Rotenone destroys dopaminergic neurons and induces parkinsonian symptoms in rats

Behav Brain Res. 2002 Oct 17;136(1):317-24. doi: 10.1016/s0166-4328(02)00180-8.


Rotenone (an inhibitor of mitochondrial NADH dehydrogenase, a naturally occurring toxin and a commonly used pesticide) appears to reproduce the neurochemical, neuropathological and behavioural feature of Parkinson's disease (PD) in the rat. In this study, rotenone was administrated on a daily basis systemically by intraperitoneal injection of two different doses: 1.5 mg/kg (low dose) and 2.5 mg/kg (moderate dose), over a period of 2 months. This treatment caused depletion of dopamine in the posterior striatum (CPu) and prefrontal cortex and also reduced tyrosine hydroxylase-immunoreactivity in CPu. Behavioural experiments showed dose-dependent catalepsy in the two treatment groups of rats. Data from this study indicate that in rats rotenone is capable of causing degeneration of dopaminergic neurons and induction of parkinsonian symptoms. It is concluded that the causal mechanisms of neuronal degeneration implicate a complex I deficiency in the aetiology of rotenone-induced and perhaps in some cases of sporadic PD.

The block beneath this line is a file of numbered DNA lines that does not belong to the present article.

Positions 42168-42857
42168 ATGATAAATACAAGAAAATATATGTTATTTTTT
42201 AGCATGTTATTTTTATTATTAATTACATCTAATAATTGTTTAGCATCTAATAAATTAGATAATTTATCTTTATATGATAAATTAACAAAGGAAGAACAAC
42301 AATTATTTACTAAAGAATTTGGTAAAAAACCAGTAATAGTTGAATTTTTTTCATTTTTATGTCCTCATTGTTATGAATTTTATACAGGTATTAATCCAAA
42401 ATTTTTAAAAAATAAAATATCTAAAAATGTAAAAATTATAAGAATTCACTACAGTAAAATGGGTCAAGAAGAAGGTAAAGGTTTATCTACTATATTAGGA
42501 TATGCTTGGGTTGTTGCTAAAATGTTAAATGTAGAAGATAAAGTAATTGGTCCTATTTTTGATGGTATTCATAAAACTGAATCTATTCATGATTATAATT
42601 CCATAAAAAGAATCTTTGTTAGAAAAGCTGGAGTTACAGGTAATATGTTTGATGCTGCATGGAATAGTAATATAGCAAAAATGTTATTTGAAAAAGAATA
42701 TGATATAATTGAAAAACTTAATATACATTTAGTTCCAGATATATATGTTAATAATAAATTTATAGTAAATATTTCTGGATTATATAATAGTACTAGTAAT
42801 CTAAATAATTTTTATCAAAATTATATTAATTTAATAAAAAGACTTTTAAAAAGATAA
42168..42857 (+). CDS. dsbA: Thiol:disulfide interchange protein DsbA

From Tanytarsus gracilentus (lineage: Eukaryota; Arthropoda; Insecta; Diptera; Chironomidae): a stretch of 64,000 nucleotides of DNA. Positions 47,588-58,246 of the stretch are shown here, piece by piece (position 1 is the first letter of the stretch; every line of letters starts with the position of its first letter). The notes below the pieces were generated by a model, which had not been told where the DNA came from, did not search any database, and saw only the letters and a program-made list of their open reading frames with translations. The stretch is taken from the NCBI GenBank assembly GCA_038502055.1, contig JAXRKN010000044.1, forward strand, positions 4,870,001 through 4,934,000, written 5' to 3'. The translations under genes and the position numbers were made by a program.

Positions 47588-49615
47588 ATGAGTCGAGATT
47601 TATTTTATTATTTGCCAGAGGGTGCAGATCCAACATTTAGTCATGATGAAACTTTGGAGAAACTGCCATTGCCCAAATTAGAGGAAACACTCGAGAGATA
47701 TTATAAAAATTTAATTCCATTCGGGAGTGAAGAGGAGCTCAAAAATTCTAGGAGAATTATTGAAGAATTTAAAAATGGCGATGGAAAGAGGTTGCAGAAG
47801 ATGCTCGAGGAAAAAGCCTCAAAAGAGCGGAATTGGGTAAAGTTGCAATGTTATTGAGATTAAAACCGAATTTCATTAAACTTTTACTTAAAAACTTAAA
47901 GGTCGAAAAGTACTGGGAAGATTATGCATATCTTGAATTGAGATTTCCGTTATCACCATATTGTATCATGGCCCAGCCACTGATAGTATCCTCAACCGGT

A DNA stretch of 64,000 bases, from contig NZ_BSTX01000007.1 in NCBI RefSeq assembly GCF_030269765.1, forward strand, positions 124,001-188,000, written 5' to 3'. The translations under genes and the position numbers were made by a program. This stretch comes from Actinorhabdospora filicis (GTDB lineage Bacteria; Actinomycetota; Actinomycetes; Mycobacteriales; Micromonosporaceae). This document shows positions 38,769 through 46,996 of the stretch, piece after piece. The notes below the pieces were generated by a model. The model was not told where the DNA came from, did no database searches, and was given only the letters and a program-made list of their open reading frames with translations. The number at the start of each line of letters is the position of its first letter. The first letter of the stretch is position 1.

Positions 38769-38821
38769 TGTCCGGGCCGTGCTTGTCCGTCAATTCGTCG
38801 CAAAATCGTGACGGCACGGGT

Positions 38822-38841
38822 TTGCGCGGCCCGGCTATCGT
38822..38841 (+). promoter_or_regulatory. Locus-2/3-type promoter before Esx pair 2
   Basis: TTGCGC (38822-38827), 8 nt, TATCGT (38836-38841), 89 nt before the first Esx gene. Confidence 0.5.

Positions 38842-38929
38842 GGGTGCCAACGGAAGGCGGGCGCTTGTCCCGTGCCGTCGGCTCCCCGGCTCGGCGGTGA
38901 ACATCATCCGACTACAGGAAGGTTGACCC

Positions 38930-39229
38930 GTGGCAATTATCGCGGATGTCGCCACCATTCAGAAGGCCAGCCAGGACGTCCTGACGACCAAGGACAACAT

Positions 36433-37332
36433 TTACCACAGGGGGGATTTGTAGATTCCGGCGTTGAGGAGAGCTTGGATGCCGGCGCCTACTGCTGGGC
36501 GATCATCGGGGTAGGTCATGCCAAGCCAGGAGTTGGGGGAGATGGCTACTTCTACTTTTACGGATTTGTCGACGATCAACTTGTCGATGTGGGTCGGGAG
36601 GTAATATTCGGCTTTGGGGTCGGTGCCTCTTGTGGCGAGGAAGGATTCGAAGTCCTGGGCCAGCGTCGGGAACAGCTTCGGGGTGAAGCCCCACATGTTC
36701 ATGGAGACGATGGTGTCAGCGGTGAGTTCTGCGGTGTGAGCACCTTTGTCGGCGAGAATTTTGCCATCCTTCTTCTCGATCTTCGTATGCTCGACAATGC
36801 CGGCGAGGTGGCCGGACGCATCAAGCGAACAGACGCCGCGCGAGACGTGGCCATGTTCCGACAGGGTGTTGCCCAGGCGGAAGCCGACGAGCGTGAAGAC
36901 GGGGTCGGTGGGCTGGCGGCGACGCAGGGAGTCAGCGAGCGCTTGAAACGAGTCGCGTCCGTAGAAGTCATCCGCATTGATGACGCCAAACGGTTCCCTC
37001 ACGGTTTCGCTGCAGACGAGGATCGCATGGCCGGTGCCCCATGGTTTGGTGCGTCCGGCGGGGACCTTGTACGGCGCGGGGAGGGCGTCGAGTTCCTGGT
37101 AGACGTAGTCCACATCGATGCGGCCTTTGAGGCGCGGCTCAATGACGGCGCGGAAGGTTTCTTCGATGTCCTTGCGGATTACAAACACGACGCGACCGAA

Publication types

  • Research Support, Non-U.S. Gov't

MeSH terms

  • Animals
  • Behavior, Animal / drug effects
  • Blotting, Western
  • Catalepsy / chemically induced
  • Catalepsy / psychology
  • Chromatography, High Pressure Liquid
  • Dopamine / physiology*
  • Electrochemistry
  • Immunohistochemistry
  • Male
  • Neostriatum / pathology
  • Neostriatum / physiology
  • Neurons / drug effects*
  • Parkinson Disease, Secondary / chemically induced*
  • Parkinson Disease, Secondary / pathology
  • Prefrontal Cortex / pathology
  • Prefrontal Cortex / physiology
  • Rats
  • Rats, Sprague-Dawley
  • Rotenone / toxicity*
  • Tyrosine 3-Monooxygenase / metabolism
  • Uncoupling Agents / toxicity*


  • Uncoupling Agents
  • Rotenone
  • Tyrosine 3-Monooxygenase
  • Dopamine